Hamilton Place Strategies | 1
The U.S. financial sector continues to make important changes to strengthenitself against ongoing risks. As we document that improvement in this report,we also explore the tradeoffs inherent in today’s higher capital levels, and their implications for economic growth.The key findings of the report are:
The Hamilton Financial Index (HFI) rose seven points
since the previousquarter and stands at 1.22 as of the end of the first quarter. Banks’ increasein Tier 1 capital is driving the rise in the HFI.
For the HFI to dip belowhistorical norms, systemic risk would have to increase five times thesecond quarter high.
Conversely, if banks had not increased their Tier 1Common Capital Ratio from the level of three years ago, the secondquarter high of systemic risk would have pushed the HFI below normallevels.
While the European debt crisis presents risks to the global economy, from the end of the first quarter of 2011 through the first quarter of 2012,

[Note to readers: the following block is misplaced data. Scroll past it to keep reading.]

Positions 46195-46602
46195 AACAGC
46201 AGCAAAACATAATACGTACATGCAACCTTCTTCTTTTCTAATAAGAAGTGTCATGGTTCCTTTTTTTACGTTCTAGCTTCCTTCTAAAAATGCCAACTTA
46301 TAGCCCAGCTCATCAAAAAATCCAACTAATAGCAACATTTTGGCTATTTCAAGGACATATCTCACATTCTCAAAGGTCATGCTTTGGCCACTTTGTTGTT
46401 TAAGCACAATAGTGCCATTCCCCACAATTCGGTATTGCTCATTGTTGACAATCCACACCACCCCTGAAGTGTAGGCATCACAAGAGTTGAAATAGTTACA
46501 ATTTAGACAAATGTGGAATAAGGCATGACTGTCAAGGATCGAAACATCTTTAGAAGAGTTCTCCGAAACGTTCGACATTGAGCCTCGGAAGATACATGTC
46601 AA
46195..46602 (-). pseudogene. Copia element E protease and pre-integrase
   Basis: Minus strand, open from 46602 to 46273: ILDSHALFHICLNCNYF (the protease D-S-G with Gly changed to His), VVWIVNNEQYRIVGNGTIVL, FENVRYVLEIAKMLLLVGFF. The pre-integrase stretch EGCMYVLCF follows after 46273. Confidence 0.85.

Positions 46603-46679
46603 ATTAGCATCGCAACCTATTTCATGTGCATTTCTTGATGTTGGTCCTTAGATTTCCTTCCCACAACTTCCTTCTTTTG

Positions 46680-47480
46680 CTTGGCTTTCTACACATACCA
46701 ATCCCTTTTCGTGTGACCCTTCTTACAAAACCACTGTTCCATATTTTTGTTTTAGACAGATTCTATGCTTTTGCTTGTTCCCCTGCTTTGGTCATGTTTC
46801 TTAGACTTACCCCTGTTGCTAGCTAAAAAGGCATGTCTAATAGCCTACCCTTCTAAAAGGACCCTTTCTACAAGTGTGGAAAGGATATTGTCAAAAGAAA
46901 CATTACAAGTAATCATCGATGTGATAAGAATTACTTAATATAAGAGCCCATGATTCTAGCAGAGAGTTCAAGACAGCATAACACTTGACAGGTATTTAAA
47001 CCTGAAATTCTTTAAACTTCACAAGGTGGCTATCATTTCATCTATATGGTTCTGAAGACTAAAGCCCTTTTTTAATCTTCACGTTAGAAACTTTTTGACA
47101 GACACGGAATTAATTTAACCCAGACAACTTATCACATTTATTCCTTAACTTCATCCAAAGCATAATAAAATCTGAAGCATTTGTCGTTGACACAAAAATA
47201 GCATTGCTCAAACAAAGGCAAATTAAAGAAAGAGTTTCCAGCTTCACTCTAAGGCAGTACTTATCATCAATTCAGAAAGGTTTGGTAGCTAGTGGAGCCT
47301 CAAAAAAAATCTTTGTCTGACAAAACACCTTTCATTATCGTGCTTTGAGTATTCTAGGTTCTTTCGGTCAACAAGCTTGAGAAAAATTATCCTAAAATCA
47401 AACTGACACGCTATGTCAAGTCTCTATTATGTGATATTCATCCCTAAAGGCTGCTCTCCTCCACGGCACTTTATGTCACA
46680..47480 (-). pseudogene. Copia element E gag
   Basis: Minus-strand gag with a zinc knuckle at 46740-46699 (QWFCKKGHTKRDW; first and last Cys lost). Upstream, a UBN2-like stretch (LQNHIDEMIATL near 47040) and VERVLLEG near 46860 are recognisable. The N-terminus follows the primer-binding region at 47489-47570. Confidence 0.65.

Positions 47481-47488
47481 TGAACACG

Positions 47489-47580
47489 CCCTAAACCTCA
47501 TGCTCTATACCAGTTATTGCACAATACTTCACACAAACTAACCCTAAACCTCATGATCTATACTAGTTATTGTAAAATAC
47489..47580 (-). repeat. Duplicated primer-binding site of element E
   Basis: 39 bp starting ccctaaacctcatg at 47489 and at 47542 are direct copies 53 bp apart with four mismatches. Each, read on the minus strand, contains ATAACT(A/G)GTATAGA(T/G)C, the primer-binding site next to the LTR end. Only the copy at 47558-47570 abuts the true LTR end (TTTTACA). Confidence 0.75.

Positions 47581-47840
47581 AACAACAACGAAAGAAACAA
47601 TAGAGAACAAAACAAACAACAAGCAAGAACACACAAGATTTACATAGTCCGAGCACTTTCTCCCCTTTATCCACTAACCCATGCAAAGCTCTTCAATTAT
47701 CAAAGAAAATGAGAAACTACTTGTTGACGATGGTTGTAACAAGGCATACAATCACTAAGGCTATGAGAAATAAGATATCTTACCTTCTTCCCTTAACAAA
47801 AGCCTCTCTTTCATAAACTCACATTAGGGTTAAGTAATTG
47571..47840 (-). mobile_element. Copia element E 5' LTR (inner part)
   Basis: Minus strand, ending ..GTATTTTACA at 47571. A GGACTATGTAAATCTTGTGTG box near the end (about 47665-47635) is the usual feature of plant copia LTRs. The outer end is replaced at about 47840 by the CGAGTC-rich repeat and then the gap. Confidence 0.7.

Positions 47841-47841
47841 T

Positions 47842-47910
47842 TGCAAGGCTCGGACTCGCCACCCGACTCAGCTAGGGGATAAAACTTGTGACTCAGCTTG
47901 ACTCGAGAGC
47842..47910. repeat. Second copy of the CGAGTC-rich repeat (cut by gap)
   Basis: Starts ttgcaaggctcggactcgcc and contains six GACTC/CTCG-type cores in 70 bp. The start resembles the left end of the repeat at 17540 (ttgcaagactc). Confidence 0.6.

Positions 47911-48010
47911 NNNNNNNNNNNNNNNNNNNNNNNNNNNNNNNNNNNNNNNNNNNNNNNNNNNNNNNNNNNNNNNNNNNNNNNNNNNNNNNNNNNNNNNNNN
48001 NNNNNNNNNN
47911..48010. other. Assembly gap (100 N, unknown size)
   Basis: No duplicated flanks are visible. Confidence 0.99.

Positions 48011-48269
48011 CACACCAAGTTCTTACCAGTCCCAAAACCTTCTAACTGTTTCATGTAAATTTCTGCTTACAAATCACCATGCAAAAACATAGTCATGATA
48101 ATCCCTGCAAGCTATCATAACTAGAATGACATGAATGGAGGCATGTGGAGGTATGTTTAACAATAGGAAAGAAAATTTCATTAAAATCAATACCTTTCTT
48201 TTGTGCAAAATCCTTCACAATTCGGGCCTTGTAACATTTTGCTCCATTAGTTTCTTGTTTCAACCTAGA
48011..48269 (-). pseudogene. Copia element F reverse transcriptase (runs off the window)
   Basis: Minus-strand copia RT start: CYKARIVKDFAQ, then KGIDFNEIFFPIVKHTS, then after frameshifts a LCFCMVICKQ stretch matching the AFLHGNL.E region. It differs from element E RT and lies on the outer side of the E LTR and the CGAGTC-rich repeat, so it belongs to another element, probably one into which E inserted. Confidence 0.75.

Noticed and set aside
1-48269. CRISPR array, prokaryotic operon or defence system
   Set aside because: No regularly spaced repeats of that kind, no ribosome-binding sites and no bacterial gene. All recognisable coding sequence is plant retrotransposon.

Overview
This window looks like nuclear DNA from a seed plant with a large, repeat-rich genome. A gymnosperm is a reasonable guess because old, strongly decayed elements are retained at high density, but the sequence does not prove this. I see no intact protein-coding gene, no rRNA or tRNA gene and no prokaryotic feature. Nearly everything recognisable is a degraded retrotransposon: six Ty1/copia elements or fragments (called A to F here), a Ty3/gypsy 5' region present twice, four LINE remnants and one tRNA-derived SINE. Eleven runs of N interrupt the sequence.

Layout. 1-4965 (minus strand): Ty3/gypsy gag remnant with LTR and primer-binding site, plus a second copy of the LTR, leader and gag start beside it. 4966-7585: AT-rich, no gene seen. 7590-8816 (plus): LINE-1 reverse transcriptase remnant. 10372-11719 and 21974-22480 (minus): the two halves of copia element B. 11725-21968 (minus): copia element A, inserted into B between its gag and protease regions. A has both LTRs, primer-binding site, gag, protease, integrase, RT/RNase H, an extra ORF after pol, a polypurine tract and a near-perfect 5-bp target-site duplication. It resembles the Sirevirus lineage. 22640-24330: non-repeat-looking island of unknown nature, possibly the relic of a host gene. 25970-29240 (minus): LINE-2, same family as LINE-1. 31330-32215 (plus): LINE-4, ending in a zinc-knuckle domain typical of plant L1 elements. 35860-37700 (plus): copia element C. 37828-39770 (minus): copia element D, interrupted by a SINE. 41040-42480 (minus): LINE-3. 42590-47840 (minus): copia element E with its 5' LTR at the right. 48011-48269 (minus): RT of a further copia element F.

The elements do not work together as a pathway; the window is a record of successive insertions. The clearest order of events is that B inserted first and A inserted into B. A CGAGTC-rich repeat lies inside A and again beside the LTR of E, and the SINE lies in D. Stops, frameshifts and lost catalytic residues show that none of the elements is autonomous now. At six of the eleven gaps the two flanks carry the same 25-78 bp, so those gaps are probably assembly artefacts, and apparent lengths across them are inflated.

U.S.banks reduced exposure to the European periphery by over 16 percentand Europe as a whole by eight percent.
Lastly, our policy spotlight found that the upcoming fiscal cliff could bethe largest fiscal contraction in four decades, potentially causing asignificant drop in consumer demand and business investment.
The fiscalcliff is further complicated by elevated U.S. debt and annual deficits, apolitically contentious debt ceiling debate, constraints on the Fed, and theslowing of the global economy.There remain significant challenges to the U.S. and global economies. Despite this, the financial sector is positioned to support stronger growth as theeconomy improves.This report was commissioned by the Partnership for a Secure Financial Futureand the conclusions are that of the authors.Matt McDonaldSteve McMillinPatrick SimsRuss Grote